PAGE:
This post builds on our What is a Choropleth Map post from September 22, 2021. You already know the choropleths use color to represent data that is location-specific and can be a useful tool for certain analyses. Now we’re going to share some of the pitfalls to using choropleth maps to visualize and understand data.
Spotting Data Distortions in Choropleth Maps
While choropleths are useful for telling stories, they can also distort data and be misleading. Understanding limitations can be important for choosing the best type of map for your own data, and for being an informed map-reader.
Consider this choropleth map of voters during the United States presidential election in 2016. Geographic regions are broken into counties. Red counties voted majority-Republican; blue counties voted majority-Democratic.
Glancing at this map, one could conclude that the Republicans won the presidential election by a landslide: most of the map is red. But that wasn’t the case. The race was tight. Many blue counties are densely populated, and many red counties were only sparsely populated. By dividing the data into geographic areas rather than population, it’s unclear how many total voters voted for each party.
Consider this next map:
In this cartogram map, the states no longer resemble the standard view of the US. This cartogram distorts geographic areas based on another factor, in this case, population. Counties with greater populations have been stretched out. Counties with smaller populations have been condensed. Now it is easier to see how close the election was: red and blue take up more equal space on the map, representing similar amounts of red and blue voters. (For another example of a cartogram, view PopEd’s cartogram of world population here.)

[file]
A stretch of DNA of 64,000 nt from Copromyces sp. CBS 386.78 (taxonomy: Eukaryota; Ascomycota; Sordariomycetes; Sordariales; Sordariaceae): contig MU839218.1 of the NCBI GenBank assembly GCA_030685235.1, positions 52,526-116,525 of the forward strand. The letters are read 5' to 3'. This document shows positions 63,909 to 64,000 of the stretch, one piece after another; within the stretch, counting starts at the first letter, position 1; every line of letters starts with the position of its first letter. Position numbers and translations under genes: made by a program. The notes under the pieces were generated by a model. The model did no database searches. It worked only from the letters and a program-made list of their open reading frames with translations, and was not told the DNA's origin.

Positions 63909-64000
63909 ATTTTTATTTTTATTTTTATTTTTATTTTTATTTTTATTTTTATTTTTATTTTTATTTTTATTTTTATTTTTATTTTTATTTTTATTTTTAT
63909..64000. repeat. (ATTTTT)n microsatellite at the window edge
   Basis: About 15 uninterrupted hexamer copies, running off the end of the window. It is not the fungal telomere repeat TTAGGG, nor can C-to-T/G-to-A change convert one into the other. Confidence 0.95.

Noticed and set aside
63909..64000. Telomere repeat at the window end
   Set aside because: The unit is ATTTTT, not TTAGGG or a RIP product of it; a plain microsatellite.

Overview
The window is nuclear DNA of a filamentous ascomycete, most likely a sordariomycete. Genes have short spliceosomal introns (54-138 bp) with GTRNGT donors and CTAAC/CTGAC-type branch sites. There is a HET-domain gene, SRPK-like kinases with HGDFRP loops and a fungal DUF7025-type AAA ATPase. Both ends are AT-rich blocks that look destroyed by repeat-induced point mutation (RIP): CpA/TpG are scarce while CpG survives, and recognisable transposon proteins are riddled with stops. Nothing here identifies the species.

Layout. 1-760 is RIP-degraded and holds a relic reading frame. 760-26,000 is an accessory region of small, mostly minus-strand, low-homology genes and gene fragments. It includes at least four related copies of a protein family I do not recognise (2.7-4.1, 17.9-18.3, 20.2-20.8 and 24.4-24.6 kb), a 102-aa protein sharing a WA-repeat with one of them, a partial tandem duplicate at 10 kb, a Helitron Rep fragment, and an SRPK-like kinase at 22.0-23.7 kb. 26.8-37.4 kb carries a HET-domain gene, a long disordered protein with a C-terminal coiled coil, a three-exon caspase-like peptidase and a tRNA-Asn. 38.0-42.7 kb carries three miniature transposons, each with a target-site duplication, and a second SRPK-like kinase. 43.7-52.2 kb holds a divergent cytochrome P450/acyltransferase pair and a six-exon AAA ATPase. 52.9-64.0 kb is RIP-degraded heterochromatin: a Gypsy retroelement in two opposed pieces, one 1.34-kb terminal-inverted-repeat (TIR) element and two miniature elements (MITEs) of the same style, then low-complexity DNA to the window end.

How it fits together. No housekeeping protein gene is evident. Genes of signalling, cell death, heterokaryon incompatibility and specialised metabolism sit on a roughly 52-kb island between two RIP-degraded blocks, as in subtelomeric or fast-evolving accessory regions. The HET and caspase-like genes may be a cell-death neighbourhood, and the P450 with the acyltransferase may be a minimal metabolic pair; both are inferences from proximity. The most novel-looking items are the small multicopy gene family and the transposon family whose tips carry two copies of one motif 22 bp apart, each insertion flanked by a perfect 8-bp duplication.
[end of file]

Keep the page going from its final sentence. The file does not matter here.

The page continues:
The choropleth and cartogram above do not address the problem of varied data within counties. In this choropleth, different shades of purple represent counties with varying support for the Republican or Democratic candidate. This adds more nuance to the data set, but can be difficult to read. Variations in purple are tough to distinguish, and having only a few colors means only a few categories of data to compare.
Choropleths can also create artificial demarcations or give the illusion of boundaries where there are none. In the choropleth above, there are many places where you can step over a county border and the political affiliation abruptly changes. These geographic regions make sense for a data set like voter totals, where votes are organized and counted at a county-level. But isopleth map may be a better choice for datasets like rainfall totals which are not limited by artificially created borders.
For folks with sight differences, relying on color to tell a story can also be problematic. This is a choropleth from www.WorldPopulationHistory.org of land use patterns in 2021. The first image is what someone with trichomatic or “typical” sight would see, the second image is what someone with a green-weak deuteranomaly would see, and the third image is what someone with red-weak protanopia would see. Some of the colors blend together, make distinguishing data nearly impossible. Test colors of your own JPGs and PNGs here. (Note: the map builder we used to make choropleths in the previous blog at Datawrapper.de has a built-in tool to test color spectrums for differences in sight.)
Choropleths organize a lot of information into a visually appealing format that lends itself to analysis. While they are not the best fit for all datasets, and while there are weaknesses to using this form of mapping, choropleths are still a powerful and appealing way to tell stories. And with free tools like Datawrapper.de, making your own map is easier than ever.